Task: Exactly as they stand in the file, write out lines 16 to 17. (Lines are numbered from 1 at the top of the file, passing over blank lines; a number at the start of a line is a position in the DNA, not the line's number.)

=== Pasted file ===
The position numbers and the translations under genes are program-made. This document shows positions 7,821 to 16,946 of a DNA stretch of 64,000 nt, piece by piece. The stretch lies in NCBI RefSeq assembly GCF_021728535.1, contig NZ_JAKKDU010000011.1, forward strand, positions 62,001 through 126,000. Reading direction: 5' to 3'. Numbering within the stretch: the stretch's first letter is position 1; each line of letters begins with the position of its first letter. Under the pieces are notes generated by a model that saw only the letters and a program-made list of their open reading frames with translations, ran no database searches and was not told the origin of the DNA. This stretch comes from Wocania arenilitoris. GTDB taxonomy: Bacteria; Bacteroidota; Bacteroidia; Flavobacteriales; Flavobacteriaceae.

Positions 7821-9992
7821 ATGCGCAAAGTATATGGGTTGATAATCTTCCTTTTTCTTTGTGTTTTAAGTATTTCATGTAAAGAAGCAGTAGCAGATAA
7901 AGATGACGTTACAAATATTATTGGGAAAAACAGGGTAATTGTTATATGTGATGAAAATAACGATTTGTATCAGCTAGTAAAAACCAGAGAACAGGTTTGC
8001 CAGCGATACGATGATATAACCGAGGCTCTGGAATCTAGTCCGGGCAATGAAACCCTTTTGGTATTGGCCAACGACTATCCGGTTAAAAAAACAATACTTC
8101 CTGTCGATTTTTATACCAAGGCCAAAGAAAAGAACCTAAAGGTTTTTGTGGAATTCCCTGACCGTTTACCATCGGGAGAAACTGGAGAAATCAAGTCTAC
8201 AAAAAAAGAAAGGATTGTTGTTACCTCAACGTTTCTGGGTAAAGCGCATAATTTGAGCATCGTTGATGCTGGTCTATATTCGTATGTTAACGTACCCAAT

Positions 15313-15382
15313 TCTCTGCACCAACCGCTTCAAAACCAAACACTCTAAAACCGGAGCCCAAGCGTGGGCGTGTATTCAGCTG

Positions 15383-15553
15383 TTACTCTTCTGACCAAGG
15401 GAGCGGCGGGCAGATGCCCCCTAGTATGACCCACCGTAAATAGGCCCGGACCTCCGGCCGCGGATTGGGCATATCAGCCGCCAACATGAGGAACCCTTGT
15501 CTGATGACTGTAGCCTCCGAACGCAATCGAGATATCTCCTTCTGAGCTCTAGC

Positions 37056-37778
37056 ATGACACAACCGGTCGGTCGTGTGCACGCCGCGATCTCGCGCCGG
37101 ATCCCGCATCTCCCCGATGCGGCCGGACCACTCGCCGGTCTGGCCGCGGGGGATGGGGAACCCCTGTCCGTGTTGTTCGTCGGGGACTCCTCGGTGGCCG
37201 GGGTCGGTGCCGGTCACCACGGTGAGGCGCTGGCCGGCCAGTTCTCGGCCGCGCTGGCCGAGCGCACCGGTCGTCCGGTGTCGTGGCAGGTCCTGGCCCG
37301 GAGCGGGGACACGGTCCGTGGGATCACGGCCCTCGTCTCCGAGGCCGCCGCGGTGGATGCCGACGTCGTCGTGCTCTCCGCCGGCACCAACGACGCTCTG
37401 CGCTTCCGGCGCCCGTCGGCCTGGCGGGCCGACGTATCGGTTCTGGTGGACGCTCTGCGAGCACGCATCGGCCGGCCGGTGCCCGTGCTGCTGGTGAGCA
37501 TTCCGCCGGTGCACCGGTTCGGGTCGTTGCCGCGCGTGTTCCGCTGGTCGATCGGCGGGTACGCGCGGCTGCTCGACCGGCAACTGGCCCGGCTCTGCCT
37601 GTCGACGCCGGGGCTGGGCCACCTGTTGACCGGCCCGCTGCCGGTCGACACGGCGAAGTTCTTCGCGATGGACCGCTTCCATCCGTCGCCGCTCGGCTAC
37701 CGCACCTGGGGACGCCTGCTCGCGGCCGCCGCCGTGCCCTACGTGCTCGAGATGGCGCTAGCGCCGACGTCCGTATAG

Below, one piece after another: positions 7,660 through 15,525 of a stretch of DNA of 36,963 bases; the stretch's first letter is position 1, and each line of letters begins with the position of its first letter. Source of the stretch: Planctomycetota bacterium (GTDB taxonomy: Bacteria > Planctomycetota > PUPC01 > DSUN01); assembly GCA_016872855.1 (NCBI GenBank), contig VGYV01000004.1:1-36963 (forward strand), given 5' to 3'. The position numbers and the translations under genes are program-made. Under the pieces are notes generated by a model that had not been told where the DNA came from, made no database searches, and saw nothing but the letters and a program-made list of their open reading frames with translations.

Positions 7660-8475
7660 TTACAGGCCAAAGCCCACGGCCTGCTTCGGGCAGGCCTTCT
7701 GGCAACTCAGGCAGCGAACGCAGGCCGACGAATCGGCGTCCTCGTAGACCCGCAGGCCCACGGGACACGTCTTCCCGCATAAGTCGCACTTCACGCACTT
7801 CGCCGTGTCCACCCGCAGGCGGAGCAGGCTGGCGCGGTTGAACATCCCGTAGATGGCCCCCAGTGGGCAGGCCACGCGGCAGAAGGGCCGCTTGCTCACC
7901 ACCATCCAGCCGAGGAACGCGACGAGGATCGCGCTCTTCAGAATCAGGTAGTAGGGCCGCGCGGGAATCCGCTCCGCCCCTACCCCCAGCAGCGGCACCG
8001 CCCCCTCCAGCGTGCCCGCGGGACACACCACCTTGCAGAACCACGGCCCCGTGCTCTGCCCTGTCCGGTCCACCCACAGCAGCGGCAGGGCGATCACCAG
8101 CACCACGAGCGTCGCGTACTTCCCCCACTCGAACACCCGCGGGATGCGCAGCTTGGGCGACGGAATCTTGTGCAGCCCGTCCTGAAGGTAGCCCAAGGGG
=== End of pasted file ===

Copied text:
37101 ATCCCGCATCTCCCCGATGCGGCCGGACCACTCGCCGGTCTGGCCGCGGGGGATGGGGAACCCCTGTCCGTGTTGTTCGTCGGGGACTCCTCGGTGGCCG
37201 GGGTCGGTGCCGGTCACCACGGTGAGGCGCTGGCCGGCCAGTTCTCGGCCGCGCTGGCCGAGCGCACCGGTCGTCCGGTGTCGTGGCAGGTCCTGGCCCG